This was the state of the Northern Presis pretty much all day - in the clouds

Mount Washington and its ravines

The Moriahs

Old Speck Mountain (in Maine) - I believe the bald-topped peak on the right is Goose Eye, another fabulous hike

The Baldface Range

Wild River Wilderness

The Baldfaces - long on my to-do list

The cairn at the summit of Middle Carter
The climb from the col to South Carter is fairly short, and soon I was in the small trailside clearing at the stick sign, and checking out the couple small viewpoints in the area. I still hadn't caught Bruce and Ed, despite the fact that once I had reached the ridge, my pace had dramatically picked up (my ascent time to the ridge had been nothing special). But I had run into a few nice people along the way, all heading the opposite direction, so I had had a really nice peaceful couple of hours to myself. And just a few minutes before reaching Zeta Pass, I came up behind them!

South Carter

South Carter summit cairn

Carter Dome (R) and Mount Hight (L) from South Carter

The Baldfaces from South Carter

Looking back towards South and Middle Carter (R) and Mount Hight (R)

The bald summit of Mount Hight - well worth a visit on a nice day!
The three of us had an enjoyable push up to Carter Dome, chatting some more about this and that, and we reached the summit where we had a break. On our way out, shortly past the start of the loop over to Mount Hight (which I opted to forgo since the clouds were thickening up and it looked like the rain/snow showers forecast for overnight were coming a bit early) we ran into a pair of grid finishers whom I had also met before. Our chat was short, as we all had places to be, and so on we went. The trail conditions never got to the point where I felt it necessary to put on the microspikes, and in fact we made really good time and got out before 3PM! I think I prefer the loop in this direction, clockwise means you climb the steeper sections and then have a nice, easy, graded hike out.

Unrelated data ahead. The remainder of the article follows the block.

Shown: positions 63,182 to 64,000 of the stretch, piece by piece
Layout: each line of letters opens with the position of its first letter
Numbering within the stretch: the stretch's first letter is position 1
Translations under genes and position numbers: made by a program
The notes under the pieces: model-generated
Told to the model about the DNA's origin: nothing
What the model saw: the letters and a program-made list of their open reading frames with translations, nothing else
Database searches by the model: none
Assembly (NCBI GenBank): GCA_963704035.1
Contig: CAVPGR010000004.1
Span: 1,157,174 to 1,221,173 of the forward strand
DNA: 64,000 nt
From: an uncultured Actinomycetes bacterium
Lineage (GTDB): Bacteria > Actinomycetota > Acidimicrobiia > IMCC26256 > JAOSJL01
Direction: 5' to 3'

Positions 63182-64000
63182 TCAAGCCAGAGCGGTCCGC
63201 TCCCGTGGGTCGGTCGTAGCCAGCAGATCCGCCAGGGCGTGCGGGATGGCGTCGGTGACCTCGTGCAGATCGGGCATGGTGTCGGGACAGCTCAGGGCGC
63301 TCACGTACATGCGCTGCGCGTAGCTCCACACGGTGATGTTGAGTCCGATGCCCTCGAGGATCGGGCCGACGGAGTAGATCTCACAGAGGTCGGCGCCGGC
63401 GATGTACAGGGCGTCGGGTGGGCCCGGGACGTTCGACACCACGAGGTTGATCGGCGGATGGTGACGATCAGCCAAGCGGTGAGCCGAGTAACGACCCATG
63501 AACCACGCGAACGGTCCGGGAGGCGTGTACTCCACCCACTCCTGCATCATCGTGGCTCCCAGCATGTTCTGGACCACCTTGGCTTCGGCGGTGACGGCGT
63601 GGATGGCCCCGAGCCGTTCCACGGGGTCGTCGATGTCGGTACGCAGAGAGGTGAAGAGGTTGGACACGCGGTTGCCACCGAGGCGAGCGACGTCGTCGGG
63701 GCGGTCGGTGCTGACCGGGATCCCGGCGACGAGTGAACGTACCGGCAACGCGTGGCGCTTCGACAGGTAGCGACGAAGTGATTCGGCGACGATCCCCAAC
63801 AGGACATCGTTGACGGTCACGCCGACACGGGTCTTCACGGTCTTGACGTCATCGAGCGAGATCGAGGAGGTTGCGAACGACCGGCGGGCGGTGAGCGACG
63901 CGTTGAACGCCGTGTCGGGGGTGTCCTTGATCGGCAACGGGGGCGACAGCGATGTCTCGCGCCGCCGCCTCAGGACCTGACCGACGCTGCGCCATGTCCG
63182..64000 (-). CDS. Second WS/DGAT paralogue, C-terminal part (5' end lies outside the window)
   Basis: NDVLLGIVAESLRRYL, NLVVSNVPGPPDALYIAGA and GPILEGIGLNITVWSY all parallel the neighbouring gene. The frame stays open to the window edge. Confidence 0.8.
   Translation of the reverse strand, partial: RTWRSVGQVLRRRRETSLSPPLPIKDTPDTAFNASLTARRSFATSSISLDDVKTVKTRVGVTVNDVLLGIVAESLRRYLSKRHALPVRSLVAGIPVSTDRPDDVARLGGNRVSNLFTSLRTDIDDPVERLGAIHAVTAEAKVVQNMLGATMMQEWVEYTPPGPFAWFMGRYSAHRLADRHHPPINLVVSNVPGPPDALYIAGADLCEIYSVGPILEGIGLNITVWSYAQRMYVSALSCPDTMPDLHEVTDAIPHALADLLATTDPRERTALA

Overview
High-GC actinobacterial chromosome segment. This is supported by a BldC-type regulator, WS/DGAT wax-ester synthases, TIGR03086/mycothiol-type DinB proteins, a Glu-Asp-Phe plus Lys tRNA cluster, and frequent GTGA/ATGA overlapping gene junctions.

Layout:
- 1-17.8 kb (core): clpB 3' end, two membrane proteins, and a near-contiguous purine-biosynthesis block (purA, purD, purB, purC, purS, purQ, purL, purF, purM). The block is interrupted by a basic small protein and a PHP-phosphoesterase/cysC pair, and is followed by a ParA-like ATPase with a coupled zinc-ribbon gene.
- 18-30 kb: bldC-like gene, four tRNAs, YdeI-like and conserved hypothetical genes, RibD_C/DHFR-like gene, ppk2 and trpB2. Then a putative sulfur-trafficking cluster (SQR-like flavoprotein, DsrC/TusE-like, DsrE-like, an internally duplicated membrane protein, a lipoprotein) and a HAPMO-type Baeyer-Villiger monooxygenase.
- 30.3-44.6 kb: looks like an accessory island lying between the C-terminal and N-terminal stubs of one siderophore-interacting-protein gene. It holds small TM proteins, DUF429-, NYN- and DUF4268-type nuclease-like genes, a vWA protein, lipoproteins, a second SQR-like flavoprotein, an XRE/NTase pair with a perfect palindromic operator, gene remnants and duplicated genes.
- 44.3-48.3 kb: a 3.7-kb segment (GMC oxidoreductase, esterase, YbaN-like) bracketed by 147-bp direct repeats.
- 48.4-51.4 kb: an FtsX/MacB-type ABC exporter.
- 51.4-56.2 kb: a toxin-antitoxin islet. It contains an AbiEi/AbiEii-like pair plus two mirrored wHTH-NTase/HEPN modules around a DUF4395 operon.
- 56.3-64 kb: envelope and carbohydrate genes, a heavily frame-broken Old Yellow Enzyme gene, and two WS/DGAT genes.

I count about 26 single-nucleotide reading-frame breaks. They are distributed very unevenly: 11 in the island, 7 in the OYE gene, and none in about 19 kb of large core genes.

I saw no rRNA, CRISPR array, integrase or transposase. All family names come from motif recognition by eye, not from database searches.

Carter Dome summit

Bruce and Ed taking a snack break on Carter Dome

This was the site of the nice wide footbridge that was wiped out by Hurricane Irene in 2011. 3 years later, they finally "fixed" it. Hope your balance beam skills are good!

Tuesday, December 2, 2014

The First Snow Hike of the Year - Isolation - Nov. 8, 2014

Route: Rocky Branch Trail, Bushwhack, Isolation (East) Trail, Davis Path, Isolation Spur
Peaks: Isolation (4004', NH4K)
Mileage: 13miles
Elevation Gain: 3350'
Book Time: 8hr 10min (actual: 7hr 55min)

With the calendar flipping over to November, I still sat with 2 peaks left for a full round of the New Hampshire 4000-Footers in the year 2014: Isolation and Garfield. So for this day, I set my sights on Mount Isolation, which barely makes the 4000-foot threshold, but has tremendous views from its summit. In the interest of hiking new trails (and avoiding the Rocky Branch Trail that is soaking wet every day it isn't frozen solid), I intended to go via the Glen Boulder Trail, but a high winds forecast sent me back to the same trailhead I've used the other 3 times I've visited this peak. However, the weather had been cold of late, and in fact several inches of snow had recently fallen in the higher elevations, so I decided to at least see how viable the winter bushwhack route along the side of Engine Hill through the awesome birch glades there was going to be this time of the year.